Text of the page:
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Witnessing the Birth of Stars

by vrecinto on May 27th, 2014

Carl Salji and the Gould Belt Legacy Survey

The dust lanes in Orion are detected in emission at sub-millimeter wavelengths by the JCMT (red) but appear as dark features blocking the optical starlight observed by the Hubble Space Telescope map (blue). [Figure Credit: Carl Salji and the Gould Belt Legacy Survey.]

Next Maunakea Skies Talk June 20, 2014

Speaker:  Dr. Doug Johnstone, Associate Director of the James Clerk Maxwell Telescope

Topic:
Peering Into the Darkness with the JCMT: Witnessing the Birth of Stars

Time: Friday June 20, 2014 at 7 p.m. in the ‘Imiloa Planetarium

The birth of stars remains shrouded in mystery. They form inside thick puddles of gas and dust located primarily along the spiral arms of the Galaxy. Astronomers use infrared and radio telescopes to peer into and through these murky puddles to witness the birth of stars. For over 25 years the JCMT has been leading investigations to uncover the formation of stars in the Galaxy. In collaboration with the Spitzer Space Telescope, the Herschel Space Observatory, and the soon to be completed ALMA Observatory in Chile, the JCMT has transformed our understanding of stellar birth. Join Dr. Johnston on an adventure to uncover nearby stellar nurseries.

Dr. Doug Johnstone is the Associate Director of the James Clerk Maxwell Telescope, a 15-m telescope on Maunakea devoted to observations of the Drsky at sub-millimeter wavelengths. Doug’s main research interests follow the formation of stars and planetary systems. He began his professional life as a theorist at the University of California, Berkeley, working on the evolution of circumstellar disks around young stars, back before extra-solar planet detections were common. He has spent time at the Canadian Institute for Theoretical Astrophysics, the University of Toronto, and the National Research Council of Canada, in Victoria, BC. Today, Dr. Johnstone’s research focuses on the formation and evolution of structure in molecular clouds, attempting to disentangle the physical processes through which a molecular cloud sheds into individual stars.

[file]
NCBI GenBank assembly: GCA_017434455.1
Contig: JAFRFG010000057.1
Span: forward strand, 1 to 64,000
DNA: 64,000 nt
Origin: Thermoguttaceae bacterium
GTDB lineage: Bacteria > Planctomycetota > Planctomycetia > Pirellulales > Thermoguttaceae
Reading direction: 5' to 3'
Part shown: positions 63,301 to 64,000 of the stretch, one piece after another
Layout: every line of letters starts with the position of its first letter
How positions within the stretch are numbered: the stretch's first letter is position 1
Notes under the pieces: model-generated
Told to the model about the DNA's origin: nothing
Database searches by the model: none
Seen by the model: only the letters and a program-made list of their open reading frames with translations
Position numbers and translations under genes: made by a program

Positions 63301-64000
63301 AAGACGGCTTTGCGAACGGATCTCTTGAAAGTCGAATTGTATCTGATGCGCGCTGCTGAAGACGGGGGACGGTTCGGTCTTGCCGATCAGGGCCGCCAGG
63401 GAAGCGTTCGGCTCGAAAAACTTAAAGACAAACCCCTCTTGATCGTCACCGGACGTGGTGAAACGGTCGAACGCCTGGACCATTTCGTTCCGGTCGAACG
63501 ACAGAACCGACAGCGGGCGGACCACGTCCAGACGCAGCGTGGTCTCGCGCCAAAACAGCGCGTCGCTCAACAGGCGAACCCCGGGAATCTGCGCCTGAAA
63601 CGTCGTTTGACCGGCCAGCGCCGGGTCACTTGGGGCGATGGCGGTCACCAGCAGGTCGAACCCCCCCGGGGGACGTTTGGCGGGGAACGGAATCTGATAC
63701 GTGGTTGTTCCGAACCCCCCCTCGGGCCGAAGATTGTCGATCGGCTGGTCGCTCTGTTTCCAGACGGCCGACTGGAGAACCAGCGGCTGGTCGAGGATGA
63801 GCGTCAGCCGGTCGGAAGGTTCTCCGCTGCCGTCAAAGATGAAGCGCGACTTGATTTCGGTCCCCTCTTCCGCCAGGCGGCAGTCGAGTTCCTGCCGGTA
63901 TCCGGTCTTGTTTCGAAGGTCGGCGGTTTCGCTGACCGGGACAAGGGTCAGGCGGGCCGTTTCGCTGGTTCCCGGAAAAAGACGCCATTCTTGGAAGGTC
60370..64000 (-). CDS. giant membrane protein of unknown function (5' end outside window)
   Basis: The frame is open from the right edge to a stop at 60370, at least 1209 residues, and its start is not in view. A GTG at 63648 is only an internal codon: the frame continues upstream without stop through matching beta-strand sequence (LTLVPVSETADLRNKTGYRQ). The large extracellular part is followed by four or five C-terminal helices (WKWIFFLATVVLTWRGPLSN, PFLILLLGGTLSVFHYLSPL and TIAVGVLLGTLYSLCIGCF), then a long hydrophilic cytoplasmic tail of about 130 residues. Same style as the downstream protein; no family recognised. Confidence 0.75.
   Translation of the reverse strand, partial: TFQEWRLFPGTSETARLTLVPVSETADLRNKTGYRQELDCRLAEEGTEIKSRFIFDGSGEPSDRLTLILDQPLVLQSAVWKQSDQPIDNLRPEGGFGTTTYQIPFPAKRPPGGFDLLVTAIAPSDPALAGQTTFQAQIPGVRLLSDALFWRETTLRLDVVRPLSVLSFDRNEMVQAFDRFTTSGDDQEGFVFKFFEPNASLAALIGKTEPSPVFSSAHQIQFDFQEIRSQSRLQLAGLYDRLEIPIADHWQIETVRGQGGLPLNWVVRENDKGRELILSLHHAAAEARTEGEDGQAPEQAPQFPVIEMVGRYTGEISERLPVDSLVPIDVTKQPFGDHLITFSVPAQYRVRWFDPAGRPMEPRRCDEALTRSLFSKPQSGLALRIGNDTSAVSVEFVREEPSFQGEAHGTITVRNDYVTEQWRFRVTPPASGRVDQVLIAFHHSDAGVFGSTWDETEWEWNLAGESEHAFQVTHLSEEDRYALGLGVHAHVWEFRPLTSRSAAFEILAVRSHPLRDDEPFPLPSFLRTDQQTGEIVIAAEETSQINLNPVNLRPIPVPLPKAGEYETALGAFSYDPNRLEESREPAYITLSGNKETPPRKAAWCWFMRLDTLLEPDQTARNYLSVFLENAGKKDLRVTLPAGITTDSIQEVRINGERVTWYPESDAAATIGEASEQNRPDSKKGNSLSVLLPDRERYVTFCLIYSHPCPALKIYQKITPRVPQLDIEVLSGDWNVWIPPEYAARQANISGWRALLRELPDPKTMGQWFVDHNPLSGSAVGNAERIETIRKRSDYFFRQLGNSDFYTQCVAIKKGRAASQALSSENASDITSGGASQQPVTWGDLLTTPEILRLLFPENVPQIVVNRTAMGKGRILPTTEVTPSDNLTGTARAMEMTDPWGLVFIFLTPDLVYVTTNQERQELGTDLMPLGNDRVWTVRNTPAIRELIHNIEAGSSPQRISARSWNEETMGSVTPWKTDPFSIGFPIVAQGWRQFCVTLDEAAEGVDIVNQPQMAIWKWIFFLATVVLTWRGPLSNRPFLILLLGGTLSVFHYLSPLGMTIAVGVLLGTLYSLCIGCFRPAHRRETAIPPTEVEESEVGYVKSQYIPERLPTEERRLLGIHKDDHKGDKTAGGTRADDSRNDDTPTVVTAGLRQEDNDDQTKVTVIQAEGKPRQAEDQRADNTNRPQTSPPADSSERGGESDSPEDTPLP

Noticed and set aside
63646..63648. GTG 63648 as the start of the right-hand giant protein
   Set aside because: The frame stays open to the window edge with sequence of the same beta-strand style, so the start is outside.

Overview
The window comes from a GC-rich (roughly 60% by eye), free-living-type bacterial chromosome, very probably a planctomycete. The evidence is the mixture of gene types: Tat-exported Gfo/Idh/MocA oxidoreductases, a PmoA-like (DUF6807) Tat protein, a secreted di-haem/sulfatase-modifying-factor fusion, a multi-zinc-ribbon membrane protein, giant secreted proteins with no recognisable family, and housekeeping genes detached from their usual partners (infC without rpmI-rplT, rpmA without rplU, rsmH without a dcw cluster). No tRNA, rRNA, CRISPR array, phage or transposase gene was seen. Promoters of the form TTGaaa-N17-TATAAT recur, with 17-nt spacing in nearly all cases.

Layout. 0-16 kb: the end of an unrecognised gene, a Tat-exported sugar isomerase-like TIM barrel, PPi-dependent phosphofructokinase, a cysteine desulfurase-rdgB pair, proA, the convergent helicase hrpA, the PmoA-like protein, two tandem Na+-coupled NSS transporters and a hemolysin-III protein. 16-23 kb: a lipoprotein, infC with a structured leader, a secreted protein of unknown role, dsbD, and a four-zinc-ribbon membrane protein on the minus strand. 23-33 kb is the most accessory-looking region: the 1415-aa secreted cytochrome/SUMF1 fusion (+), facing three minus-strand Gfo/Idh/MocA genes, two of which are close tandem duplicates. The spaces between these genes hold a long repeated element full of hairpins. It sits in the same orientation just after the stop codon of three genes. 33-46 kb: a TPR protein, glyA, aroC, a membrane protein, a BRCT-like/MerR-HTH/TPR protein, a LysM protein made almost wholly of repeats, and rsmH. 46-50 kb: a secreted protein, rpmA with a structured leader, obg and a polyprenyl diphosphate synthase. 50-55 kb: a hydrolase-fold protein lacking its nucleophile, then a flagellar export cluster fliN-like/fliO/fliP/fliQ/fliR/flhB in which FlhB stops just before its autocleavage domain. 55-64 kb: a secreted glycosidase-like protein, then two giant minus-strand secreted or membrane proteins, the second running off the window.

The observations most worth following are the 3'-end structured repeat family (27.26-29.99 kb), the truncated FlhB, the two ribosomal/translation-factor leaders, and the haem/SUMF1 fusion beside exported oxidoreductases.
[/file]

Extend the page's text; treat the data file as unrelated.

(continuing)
Chris Phillips, ‘Imiloa planetarium staff,  will provide observational highlights of the current night sky over Hawai‘i, pointing out prominent constellations and stars one can see during this time of year.

The monthly Maunakea Skies planetarium presentations are held on the third Friday of each month. Cost is $8 for Individual, Dual, Kupuna and Family Members; $6 for Patron Members; Free for Silver, Gold and Corporate Members. Non-member rate is $10. Pre-purchase tickets at the ‘Imiloa front desk or by phone at 969-9703.

‘Imiloa Astronomy Center of Hawai‘i is located at 600 ‘Imiloa Place in Hilo, off Komohana and Nowelo Streets at the UH Hilo Science and Technology Park. For more information, go to www.imiloahawaii.org, or call (808) 969-9703.

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